PubDate: 2018-02-25T22:31:16Z
      DOI: 10.1016/j.engstruct.2018.01.052
      Issue No: Vol. 162 (2018)
  • E. Torroja’s bridge: Tailored experimental setup for SHM of a historical
           bridge with a reduced number of sensors
    • Authors: Pablo Pachón; Rafael Castro; Enrique García-Macías; Víctor Compan; Esther Puertas
      Pages: 11 - 21
      Abstract: Publication date: 1 May 2018
      Source:Engineering Structures, Volume 162
      Author(s): Pablo Pachón, Rafael Castro, Enrique García-Macías, Víctor Compan, Esther Puertas
      This paper presents the design of an experimental setup with a reduced number of sensors for the structural health monitoring of the historical bridge of Posadas (Córdoba, Spain), designed by the eminent engineer Eduardo Torroja in 1957. The motivation of this study stems from the need for safeguarding this piece of cultural heritage. In particular, the singularity of this historical construction, a steel–concrete composite typology consisting of a concrete deck slab and inverted bowstring steel trusses, makes continuous in-service condition assessment essential for its maintenance. Nevertheless, the application of existing continuous monitoring systems to such large-scale structures entails considerable investments as well as complex signal processing algorithms. Whereby the optimization of the number of sensors and their location is of the utmost interest. In this line, this work presents the application of an Optimal Sensor Placement (OSP) methodology to tailor an experimental setup for a cost-efficient continuous monitoring of the E. Torroja’s bridge. Due to the fact that most OSP approaches are model-based, it is essential to count on a sufficiently accurate numerical model. To this aim, an extensive vibration-based operational modal analysis is first conducted with a large number of accelerometers. Afterward, a three-dimensional finite element model of the E. Torroja’s bridge is updated on the basis of the experimentally identified dynamic properties with a genetic optimization algorithm. Finally, an optimal sensor placement methodology is utilized to design an experimental setup with a limited number of sensors for long-term monitoring purposes. The results demonstrate that few sensors are needed to accurately assess the main resonant frequencies and mode shapes.

      PubDate: 2018-02-25T22:31:16Z
      DOI: 10.1016/j.engstruct.2018.02.035
      Issue No: Vol. 162 (2018)
  • Mechanical behavior of ECC-encased CFST columns subjected to eccentric
    • Authors: Jingming Cai; Jinlong Pan; Cong Lu
      Pages: 22 - 28
      Abstract: Publication date: 1 May 2018
      Source:Engineering Structures, Volume 162
      Author(s): Jingming Cai, Jinlong Pan, Cong Lu
      To increase the durability and fire resistance of concrete filled steel tube (CFST) columns, engineered cementitious composite (ECC)-encased CFST columns were proposed in this paper. Seven ECC-encased CFST columns with different parameters were tested, the parameters examined included eccentricity ratio, stirrup reinforcement ratio, longitudinal reinforcement ratio and thickness of inner steel tube. The results of the experimental study indicate that the proposed composite column exhibited both superior ductility and high strength under different eccentricity. Three typical failure modes can be observed depending on different eccentricity ratios, which were compression-controlled failure mode, balanced failure mode and tension-controlled failure mode. The thickness of steel tube had significant effects on both load carrying capacity and ductility of ECC-encased CFST columns. The longitudinal reinforcement could enhance the rigidity and loading carrying capacity of ECC-encased CFST columns, and the stirrup could improve the ductility of the composite column. Finally, the failure processes for typical columns were also investigated based on the strain analysis.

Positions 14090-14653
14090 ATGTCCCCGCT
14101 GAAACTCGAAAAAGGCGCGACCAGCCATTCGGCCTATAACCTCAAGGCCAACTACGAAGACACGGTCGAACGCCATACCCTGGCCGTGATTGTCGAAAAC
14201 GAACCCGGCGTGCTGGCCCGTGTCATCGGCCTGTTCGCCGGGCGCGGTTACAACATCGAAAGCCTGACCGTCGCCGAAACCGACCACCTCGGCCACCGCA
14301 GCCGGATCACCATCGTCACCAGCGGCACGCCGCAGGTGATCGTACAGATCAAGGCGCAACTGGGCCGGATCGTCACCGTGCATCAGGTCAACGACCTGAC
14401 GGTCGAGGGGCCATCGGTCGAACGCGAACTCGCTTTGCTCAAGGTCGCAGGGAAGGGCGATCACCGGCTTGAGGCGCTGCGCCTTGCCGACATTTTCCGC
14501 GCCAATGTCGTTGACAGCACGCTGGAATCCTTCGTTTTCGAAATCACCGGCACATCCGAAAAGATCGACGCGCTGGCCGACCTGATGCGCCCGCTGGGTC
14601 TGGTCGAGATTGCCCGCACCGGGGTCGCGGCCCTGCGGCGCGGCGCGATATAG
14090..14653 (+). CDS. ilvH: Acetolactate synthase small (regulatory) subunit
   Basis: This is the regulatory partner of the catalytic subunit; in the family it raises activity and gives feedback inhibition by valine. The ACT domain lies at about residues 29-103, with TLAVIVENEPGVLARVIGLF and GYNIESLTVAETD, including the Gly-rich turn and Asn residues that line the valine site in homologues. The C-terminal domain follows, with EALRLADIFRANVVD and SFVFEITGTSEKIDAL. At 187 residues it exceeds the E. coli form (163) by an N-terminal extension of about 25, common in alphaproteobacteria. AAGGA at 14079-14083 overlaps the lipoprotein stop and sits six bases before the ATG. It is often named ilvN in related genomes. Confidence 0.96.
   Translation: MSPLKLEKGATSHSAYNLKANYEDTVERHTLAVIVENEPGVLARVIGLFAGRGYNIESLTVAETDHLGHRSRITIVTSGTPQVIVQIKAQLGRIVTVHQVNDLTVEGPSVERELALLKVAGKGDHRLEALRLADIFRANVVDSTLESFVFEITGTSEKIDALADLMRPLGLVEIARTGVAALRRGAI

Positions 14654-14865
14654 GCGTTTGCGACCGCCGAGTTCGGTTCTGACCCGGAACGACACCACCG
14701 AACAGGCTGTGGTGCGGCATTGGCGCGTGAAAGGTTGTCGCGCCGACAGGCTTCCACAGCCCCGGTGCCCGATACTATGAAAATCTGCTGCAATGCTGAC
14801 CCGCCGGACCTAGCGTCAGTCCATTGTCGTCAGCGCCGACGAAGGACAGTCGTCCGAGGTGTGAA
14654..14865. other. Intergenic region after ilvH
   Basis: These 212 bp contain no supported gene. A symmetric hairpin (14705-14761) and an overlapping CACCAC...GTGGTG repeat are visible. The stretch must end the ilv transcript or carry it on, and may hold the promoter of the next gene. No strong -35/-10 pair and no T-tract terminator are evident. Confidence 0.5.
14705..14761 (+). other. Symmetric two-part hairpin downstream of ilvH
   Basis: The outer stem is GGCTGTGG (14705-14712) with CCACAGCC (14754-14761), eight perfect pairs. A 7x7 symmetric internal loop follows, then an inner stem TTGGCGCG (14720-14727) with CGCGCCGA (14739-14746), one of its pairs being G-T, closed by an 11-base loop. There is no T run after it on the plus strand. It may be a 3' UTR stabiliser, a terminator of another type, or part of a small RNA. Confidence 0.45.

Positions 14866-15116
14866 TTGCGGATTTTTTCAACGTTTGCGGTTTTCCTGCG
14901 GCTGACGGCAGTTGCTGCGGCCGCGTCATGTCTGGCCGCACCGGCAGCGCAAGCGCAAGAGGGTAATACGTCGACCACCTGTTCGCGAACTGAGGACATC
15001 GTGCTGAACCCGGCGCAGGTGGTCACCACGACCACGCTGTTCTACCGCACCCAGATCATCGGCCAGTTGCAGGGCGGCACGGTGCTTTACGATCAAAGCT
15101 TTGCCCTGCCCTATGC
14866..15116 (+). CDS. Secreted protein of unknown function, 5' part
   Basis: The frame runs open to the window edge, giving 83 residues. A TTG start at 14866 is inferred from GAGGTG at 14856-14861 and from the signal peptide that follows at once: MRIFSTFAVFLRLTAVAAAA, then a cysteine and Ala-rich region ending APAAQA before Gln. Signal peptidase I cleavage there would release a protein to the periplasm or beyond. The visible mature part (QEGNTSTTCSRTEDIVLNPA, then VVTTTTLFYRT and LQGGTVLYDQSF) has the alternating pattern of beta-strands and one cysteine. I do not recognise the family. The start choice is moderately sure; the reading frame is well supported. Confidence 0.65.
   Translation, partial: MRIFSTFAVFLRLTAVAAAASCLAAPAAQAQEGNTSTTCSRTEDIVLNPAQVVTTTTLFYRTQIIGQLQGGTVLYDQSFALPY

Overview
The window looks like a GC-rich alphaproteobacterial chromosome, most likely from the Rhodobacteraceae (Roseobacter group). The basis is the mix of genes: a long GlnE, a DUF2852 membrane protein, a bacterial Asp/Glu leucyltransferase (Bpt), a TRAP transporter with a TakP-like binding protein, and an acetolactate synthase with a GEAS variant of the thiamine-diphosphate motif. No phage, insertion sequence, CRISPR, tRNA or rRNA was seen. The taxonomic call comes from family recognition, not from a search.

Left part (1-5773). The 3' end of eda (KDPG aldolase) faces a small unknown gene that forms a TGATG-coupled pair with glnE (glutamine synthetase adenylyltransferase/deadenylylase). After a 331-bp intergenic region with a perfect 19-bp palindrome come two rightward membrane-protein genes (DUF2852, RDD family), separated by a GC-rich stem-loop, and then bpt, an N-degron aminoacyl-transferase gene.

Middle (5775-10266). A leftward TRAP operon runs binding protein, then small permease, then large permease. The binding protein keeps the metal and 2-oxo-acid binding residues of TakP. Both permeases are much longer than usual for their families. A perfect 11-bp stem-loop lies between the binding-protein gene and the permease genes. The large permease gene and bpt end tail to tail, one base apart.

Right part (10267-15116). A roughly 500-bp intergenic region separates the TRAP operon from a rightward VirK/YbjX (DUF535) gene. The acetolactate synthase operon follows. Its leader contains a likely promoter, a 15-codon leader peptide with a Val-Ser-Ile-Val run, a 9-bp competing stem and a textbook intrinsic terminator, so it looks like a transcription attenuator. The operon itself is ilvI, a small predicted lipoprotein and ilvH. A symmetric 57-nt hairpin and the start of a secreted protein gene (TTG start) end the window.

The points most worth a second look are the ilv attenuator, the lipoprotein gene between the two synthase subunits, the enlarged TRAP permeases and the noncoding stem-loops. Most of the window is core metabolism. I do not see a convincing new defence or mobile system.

PubDate: 2018-02-25T22:31:16Z
      DOI: 10.1016/j.engstruct.2018.02.029
      Issue No: Vol. 162 (2018)
  • Evaluation of as-installed properties of transformer bushings
    • Authors: Nicholas D. Oliveto; Andrei M. Reinhorn
      Pages: 29 - 36
      Abstract: Publication date: 1 May 2018
      Source:Engineering Structures, Volume 162
      Author(s): Nicholas D. Oliveto, Andrei M. Reinhorn
      High voltage transformers are essential parts of the electrical distribution grid. Severe failure of entire grids can occur during earthquakes, when transformer bushings fail due to structural dynamic mismatch to the seismic demands. Proper consideration of the fundamental frequency of vibration, which depends on the flexibility of the cover plate of the transformer to which they are connected, is therefore crucial for determining the seismic response of bushings. A simplified method is developed in this work for the evaluation of the “as-installed” fundamental frequency of transformer bushings. Such bushings are modeled as cantilever beams with distributed mass and elasticity, and an additional rotational spring is introduced at the base, to account for the flexibility of the cover plate of the transformer. A simple yet efficient expression is derived for the as-installed frequency, based on the Southwell-Dunkerley method. The solutions require the knowledge of the bending rigidity of the bushing and the (out-of-plane) rotational stiffness of the cover plate. The evaluation of both these quantities is presented. While analytical solutions for the (out-of-plane) rotational stiffness of circular plates are well known, solutions for rectangular plates have not yet been addressed. A semi-empirical-numerical solution is suggested, based on finite element models and analytical expressions derived by force-fitting the “circular plate solution” to the numerical analyses. The results yielded by the proposed method are compared with experiments on real bushings.